Most SUPs who do the race don’t paddle the Pass throughout the year, so many get caught in kelp beds and funky currents.
Here’s a few tips on being more successful racing in the Pass..
– Bring a weed or rubber fin. To save energy and get the most out of the race you should be paddling in eddies. Eddies are also the location for kelp beds and rocks. Avoid getting caught in kelp and raking over raking over rocks with a smart fin choice. Rubber fins will glide over kelp, and bump off rocks with less face plants. I use the ProTek 9″ fins or Ninja fin which has a anti-weed design. If you get caught in kelp, walk to your nose to lift your tail/fin out, then paddle forward. Tip: Wax your nose, (of your board).
– Use eddies to get upstream. Eddies are recirculating current from downstream current bouncing off an obstruction like a rock (eddies will be behind the rock). Eddy current will either be going against the main current upstream, will be swirling upstream in a circle, or may be dead water. In either case they’re there to help you get upstream. Even if only 2′ wide, use it, it’s better than bucking the current directly. Use an aerial view of the Pass to look for a route upstream along Pass Island and Strawberry Island. Both islands themselves create huge eddies in their shadow.
– If mellow weather, most of the bumps will be under the bridge or by Deception Island. The rest is a mostly flat water paddle. In the beginning of the ebb you won’t get much of a push downstream below Strawberry Island or under the bridge. If you do, it’ll slow after the bridge. Bring your hydration.
– Wind. Wind opposing currents builds bumps. SUPs, get low and power through it with a short yet high cadence. If a NE or SE wind stay as much as possible out of the direct line of wind, so get behind land masses vs being in the open. And Draft, see below..
– Going back to DP Island 2nd time – Ebb will be moving and it moves north between Reservation Head and the island. Be ready to put your board in a ferry angle from the island back to the mainland.
– Draft. It’s ok to draft, meaning tailgaiting another paddler in front of you to get their stern/tail eddie. Get 1-3″ off their tail and you’ll get a sorta free ride. Let them break the wind for you as well. Some racers work in draft teams switching out the leader to get a break over a long distance.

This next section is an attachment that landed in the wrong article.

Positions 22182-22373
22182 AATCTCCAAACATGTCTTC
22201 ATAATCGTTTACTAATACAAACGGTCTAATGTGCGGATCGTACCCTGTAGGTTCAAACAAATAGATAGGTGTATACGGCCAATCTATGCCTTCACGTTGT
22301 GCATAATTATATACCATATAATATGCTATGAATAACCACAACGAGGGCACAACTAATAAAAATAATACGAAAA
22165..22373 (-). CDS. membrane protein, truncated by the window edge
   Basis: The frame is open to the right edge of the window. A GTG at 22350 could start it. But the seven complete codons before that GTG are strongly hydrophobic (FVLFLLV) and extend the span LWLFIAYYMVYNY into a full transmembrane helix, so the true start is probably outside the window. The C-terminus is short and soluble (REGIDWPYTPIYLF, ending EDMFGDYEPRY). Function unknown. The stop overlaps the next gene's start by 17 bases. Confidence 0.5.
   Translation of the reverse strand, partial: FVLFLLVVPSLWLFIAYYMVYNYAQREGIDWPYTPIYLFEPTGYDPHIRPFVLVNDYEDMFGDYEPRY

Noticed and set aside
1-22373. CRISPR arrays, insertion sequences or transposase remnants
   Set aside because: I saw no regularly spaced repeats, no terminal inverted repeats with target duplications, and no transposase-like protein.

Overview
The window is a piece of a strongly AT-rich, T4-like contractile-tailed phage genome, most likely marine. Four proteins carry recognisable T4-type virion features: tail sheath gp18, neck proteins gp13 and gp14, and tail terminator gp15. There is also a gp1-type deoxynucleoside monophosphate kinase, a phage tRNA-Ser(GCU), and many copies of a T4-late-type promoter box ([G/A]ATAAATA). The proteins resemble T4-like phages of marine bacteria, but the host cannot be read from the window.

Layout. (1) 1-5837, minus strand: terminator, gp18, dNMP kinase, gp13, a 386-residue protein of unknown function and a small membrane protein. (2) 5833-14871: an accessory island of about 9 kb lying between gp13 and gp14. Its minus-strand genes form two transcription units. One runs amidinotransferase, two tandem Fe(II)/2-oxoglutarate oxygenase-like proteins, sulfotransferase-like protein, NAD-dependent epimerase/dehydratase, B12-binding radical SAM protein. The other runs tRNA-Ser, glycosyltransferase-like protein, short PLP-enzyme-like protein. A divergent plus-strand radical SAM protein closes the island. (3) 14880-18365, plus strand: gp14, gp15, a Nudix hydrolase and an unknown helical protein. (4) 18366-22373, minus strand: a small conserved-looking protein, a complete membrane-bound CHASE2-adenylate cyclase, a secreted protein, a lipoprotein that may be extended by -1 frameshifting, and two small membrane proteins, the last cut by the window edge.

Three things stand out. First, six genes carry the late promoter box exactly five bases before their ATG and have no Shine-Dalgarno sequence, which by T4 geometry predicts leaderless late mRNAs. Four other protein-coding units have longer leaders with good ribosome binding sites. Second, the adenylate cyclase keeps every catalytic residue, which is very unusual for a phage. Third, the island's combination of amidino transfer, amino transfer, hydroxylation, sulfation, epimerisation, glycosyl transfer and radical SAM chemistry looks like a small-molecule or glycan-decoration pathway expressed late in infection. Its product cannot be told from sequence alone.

– Do a test run of the race Saturday morning starting at Slack. Get familiar with it, look for favorable
– Funky water – This means upwellings or boils, whirlpools, eddy lines and other wacky water. Use a short quick cadence for stability and bent knees for flexibility. Paddling itself is stability or a brace. Freezing and putting your paddle in the air means you’re going in. Paddling upwind or up current also means a short fast cadence. Current will stall or push you back if your strokes are too long or your recovery is too long or slow. Think race start speed and cadence in bumps. Worried about whirlpools? Go with the flow and lit it swirl you around. Boils may push you around, let it do it then regain your course.
– 175 paddlers on the starting line means a lot of whitewater. I’ve seen paddlers go in here. Be ready for it.
– SUPs, attach your leash to your waist. If you go in, your feet and coiled leash won’t get caught up in the kelp.
– PFD – personal choice here, but I wear a vest style PFD in the Pass so when I fall I don’t go all the way in and have a quicker recovery.
– Wax your SUP rails. After falling in, you can grab your board easier if being sent away in current or wind. Also helps prevent slippage when trying to get back on.
Anyone have other tips? Feel free to add them below. Got questions? Give me a holler. Join me for a DP tidal rapids class for kayak and SUP year around. email@example.com